This incident felt like a double blow since I had received some disappointing news a week earlier regarding a UK co-producer.
My 'Foot in the door' post, chronicles my search, since October, for a UK co-producer. This has not been a walk in the park, to say the least. The tally so far is 49 passes. Yes that's four-ty ni-ne. Now, to put things in perspective: It wasn't and so far, isn't, all negative, in fact, there are still some opportunities that may result out of this campaign. Here is what happened:
Nine production companies were interested in the project, in one form or other i.e. the project or me/my writing. We/I met with all nine either in London or Cannes with the following result:
a) One UK producer was very interested, in fact, he, my US producer and myself all met in Cannes and he attached himself to the project. Great! Then, a few days before my US producer was due in town (which she had to cancel) he emailed me and said that his other projects which included a film fund were moving forward and he would have to 'un-attach' himself from the project. Now, considering all the time, effort and money I had expended in getting to this point I was not a happy bunny.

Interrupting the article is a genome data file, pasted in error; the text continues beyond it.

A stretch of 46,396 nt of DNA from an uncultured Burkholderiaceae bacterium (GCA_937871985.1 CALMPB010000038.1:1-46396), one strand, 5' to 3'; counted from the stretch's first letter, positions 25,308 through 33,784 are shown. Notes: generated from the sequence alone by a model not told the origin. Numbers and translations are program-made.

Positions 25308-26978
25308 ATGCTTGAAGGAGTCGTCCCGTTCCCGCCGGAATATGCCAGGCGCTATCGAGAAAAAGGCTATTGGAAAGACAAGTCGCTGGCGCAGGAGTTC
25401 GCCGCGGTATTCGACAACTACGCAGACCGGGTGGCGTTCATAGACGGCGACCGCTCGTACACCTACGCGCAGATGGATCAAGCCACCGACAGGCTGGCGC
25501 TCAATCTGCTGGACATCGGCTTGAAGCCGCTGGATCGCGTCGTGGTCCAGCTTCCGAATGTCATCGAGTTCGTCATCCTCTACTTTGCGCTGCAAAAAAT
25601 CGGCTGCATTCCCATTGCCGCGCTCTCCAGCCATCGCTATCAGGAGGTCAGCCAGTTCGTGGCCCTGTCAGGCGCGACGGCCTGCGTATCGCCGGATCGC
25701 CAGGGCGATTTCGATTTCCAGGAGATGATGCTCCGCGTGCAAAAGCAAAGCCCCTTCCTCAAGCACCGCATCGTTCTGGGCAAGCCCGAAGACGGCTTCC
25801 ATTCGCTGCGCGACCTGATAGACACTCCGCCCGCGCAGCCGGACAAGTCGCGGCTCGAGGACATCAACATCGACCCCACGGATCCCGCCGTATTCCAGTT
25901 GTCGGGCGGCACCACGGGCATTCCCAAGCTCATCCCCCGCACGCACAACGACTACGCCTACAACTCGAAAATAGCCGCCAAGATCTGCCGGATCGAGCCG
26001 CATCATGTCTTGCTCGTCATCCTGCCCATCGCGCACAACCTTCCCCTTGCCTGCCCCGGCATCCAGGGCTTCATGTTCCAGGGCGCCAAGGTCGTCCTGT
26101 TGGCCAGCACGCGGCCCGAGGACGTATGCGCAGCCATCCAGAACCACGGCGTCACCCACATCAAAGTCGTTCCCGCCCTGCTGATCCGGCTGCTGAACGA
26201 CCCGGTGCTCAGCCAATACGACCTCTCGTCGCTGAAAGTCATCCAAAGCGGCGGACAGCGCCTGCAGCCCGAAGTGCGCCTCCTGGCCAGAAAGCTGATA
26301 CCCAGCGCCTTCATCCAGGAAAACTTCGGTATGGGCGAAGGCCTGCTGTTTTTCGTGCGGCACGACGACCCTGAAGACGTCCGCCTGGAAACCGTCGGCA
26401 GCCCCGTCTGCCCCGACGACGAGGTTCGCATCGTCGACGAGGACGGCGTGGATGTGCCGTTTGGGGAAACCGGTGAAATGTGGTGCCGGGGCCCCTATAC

2) We met a second producer in Cannes who is still in the running. He seems to want to do a lot of development work on the script which I'm not too enthusiastic about. I'm hoping that, if he comes on board and we have a reading of the script combined with him meeting the director we will find a common consensus regarding development. We meet him again next week.
3) We met a third producer in the UK and Cannes who is more of an executive producer. He is setting up what seems like quite a complex and questionable funding structure. If I would get a dollar for every person who told me they were setting up a film fund...you get my drift. To cut a long story short: I won't be counting these chickens.
4) We met a fourth company. The development execs seemed to really like the project. We all met, got on well and they said they would pitch it higher up the chain. The 'higher ups' passed.